Commodified wildlife is protected for the sake of those who profit from it. The DWR sells chances to kill animals, and the more the DWR can increase those chances (hence the emphasis on growing the herd), the more hunters they will attract and licenses they will sell. Maybe this bottomless business model and the mechanisms used for implementing it worked prior to the onset of climate change, when patterns of interaction between climate and the environment were relatively stable and predictable, and when wildlife biologists could focus solely on predator-prey relations and still provide an accurate picture of what’s going on. But not anymore.
In the new context of climate instability and environmental upheaval, chaos reigns. The old management techniques, including blunt-force predator removal, do not work beyond the short term and only worsen problems they are intended to solve. Thus, the wholesale killing of predators is an unnecessary, ineffective, misguided, and illusory solution to a long-term problem that we have not even begun to understand. Under the circumstances, some restraint is in order.
If it weren’t for the fact that a tiny minority of humans find value in killing predators, Utah and other western states would likely eradicate them, again, for the same selfish reasons. But what was true during those earlier extermination campaigns may be even more true now, which is that predators are not, nor have they ever been, a significant threat to livestock nor the cause of prey species collapse. That distinction belongs solely to us. In fact, according to the Proceedings of the National Academy of Sciences, “there is virtually no known case where native predators have driven a prey species to extinction in a setting where humans played little or no role. Humans, by contrast, despite their regulatory tools, have contributed to innumerable extinctions.”
Innumerable indeed. Just look at early 19th century Utah, which was and continues to be emblematic of the West. In stark contrast to native peoples, who inhabited the region for over 7000 years without plundering and destroying the natural world, within the span of 50 years settlers had managed to kill off many of the state’s apex predators (grizzly bears, wolverines, wolves) and decimate populations of white-tailed deer, elk, pronghorn, bighorn sheep, and buffalo. One of the great ironies and absurdities is that the descendants of those settlers are not only still trying to fix the world their ancestors ravaged, but by killing off predators they are making the same blunders that created this mess in the first place. Is it any wonder why the stereotype of the western rube persists?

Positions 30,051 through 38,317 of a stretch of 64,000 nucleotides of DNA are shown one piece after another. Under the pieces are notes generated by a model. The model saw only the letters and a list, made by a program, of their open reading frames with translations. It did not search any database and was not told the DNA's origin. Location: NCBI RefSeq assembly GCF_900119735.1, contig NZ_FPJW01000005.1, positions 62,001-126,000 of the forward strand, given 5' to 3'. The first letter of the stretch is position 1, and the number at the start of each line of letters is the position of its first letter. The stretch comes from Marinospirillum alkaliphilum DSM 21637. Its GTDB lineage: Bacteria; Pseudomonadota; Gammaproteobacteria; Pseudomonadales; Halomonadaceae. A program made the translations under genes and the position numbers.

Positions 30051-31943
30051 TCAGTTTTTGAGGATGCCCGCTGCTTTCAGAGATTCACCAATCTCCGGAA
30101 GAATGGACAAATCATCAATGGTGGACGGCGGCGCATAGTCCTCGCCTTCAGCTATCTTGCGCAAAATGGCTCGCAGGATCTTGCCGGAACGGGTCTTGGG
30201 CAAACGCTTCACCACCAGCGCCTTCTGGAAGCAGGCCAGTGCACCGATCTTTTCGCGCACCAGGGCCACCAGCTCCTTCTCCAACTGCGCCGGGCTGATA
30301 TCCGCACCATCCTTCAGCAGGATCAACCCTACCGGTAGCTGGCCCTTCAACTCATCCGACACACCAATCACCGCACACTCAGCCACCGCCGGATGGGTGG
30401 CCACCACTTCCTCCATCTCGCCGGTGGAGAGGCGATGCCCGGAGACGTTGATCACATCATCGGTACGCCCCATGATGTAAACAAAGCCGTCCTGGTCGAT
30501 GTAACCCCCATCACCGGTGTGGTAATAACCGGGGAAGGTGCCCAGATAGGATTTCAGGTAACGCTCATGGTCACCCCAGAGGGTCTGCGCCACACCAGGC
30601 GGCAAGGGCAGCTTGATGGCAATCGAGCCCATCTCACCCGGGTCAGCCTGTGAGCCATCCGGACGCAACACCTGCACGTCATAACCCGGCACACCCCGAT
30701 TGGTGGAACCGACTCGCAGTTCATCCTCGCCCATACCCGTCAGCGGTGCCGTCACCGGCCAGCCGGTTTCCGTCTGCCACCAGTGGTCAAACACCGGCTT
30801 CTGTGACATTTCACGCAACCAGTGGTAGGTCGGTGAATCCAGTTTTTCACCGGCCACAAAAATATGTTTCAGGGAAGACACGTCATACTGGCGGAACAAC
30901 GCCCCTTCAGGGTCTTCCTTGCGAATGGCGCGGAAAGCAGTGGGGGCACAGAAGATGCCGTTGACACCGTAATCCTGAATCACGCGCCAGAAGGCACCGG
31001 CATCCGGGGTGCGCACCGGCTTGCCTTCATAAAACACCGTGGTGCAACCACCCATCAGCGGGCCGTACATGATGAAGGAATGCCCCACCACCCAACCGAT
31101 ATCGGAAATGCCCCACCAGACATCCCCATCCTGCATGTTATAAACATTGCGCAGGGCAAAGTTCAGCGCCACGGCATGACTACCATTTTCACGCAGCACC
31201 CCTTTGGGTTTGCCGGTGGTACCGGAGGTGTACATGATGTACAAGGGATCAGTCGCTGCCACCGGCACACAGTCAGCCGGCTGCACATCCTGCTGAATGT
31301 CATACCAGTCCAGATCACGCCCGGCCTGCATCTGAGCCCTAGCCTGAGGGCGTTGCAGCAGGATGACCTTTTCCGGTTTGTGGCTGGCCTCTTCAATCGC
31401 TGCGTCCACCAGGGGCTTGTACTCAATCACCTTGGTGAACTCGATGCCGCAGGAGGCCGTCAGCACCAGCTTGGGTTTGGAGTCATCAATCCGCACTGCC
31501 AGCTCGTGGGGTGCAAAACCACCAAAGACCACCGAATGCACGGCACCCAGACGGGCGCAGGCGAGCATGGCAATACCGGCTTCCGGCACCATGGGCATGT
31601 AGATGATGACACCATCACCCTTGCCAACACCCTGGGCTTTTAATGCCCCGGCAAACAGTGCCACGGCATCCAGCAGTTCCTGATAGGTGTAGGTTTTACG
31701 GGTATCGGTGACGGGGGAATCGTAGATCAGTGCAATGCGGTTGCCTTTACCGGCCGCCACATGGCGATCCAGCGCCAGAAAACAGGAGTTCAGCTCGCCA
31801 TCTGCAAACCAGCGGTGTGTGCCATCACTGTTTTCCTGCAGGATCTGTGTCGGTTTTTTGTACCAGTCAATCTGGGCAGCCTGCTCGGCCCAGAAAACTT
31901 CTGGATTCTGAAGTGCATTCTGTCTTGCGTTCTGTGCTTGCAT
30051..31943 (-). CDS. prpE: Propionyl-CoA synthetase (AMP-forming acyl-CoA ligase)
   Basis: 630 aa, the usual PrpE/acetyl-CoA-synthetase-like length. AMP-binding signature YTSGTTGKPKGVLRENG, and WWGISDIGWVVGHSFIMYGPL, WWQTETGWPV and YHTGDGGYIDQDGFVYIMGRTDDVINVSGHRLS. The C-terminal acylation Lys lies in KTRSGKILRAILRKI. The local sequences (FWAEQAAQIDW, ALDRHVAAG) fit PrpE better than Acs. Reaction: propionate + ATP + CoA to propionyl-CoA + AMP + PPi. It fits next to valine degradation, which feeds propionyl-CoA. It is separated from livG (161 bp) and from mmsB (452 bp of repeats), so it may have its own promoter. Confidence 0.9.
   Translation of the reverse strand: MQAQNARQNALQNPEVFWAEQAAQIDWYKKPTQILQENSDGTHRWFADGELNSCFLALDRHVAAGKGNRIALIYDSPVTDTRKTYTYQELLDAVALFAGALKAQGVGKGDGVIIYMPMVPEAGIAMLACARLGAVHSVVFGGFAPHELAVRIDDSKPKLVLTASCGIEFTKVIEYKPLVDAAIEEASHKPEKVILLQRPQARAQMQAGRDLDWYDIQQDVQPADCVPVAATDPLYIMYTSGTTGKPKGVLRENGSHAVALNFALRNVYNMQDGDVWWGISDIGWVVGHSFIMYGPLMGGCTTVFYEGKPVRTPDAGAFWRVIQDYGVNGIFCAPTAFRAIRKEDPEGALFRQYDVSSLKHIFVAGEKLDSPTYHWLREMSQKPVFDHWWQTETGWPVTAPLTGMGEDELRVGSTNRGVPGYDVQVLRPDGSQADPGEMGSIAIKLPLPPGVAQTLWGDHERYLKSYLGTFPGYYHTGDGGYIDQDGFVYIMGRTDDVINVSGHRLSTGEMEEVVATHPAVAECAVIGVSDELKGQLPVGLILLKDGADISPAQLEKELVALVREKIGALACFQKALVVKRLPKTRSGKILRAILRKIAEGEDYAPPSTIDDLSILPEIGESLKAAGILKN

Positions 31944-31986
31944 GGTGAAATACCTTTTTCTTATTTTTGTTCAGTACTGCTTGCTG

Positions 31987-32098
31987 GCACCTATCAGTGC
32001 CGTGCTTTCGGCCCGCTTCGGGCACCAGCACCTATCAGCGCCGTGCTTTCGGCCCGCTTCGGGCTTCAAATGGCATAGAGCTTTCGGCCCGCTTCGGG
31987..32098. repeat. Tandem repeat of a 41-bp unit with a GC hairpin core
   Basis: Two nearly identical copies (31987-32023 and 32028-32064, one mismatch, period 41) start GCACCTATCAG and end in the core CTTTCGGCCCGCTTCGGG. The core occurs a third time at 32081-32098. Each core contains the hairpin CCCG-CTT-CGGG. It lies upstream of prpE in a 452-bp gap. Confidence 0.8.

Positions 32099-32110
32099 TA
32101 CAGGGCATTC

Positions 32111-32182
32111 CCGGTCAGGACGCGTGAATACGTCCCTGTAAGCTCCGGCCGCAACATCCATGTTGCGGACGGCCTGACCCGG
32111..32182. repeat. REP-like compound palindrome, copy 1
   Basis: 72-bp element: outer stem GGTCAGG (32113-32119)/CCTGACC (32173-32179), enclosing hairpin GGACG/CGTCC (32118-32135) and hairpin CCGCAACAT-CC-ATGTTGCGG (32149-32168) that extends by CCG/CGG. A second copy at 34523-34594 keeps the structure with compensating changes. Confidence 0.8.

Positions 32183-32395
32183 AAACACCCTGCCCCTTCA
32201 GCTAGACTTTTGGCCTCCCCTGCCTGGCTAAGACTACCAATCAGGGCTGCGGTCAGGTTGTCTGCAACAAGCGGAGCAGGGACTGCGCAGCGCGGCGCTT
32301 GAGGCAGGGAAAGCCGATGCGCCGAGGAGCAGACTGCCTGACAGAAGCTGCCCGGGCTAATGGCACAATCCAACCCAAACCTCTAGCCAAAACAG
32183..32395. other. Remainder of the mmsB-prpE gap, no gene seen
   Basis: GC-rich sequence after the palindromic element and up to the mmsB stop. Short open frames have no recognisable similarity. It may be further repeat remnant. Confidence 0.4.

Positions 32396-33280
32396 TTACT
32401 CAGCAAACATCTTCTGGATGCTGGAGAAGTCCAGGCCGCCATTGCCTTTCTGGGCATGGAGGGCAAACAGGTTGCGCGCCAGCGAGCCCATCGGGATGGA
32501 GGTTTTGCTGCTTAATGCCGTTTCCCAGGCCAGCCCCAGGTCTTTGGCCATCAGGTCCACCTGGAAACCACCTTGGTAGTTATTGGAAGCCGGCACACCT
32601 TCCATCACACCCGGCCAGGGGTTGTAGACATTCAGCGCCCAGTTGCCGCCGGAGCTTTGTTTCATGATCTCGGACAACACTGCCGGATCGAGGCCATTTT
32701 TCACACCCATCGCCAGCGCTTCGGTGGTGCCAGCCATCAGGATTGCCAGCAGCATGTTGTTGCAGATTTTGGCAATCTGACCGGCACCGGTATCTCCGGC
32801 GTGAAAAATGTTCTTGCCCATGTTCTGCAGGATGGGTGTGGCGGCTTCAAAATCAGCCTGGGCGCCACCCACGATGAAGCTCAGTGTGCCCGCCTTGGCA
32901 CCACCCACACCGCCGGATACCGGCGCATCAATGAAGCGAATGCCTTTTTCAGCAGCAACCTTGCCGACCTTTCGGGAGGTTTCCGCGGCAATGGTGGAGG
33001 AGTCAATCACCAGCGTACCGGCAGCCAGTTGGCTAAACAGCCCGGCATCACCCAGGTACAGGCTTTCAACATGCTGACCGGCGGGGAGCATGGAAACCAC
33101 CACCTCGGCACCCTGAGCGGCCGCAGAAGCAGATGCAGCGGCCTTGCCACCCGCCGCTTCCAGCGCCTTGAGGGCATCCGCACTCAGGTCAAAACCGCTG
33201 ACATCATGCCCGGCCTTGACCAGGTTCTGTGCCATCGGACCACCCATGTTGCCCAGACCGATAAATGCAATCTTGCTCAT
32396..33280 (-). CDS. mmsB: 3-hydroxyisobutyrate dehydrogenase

Granted, that was a long time ago and some things have changed for the better since then. But if Utah and other western states continue to ignore environmental health, including using ineffectual and draconian methods for “managing” predators, the environment will continue to degrade to the point that living here will become infeasible. Meanwhile the rest of the world—including prospective visitors to the state—will see how little we here in the American West have learned in the 200-years since our forebears waged war on the natural world; how we appear determined to ignore a hundred years of scientific gains and continue using a 19th century mindset to address 21st century challenges. Make no mistake: The Great Humbling has begun. Let us be wary of legislation (like SB 36) that makes the argument from tradition, which too often is used to justify acting in brutal and obsolete ways.
If there is any hope of mitigating the effects of climate change and preserving what’s left of the wild and natural world, we are going to need more nuanced solutions, something other than terrorizing and killing our wildlife. But we also need more responsive agencies with the courage and support to implement them. Otherwise, given the West’s prioritization of domestic and wild ungulates, the persecution and scapegoating of predators is only going to worsen as the impacts and uncertainties of climate become more dire.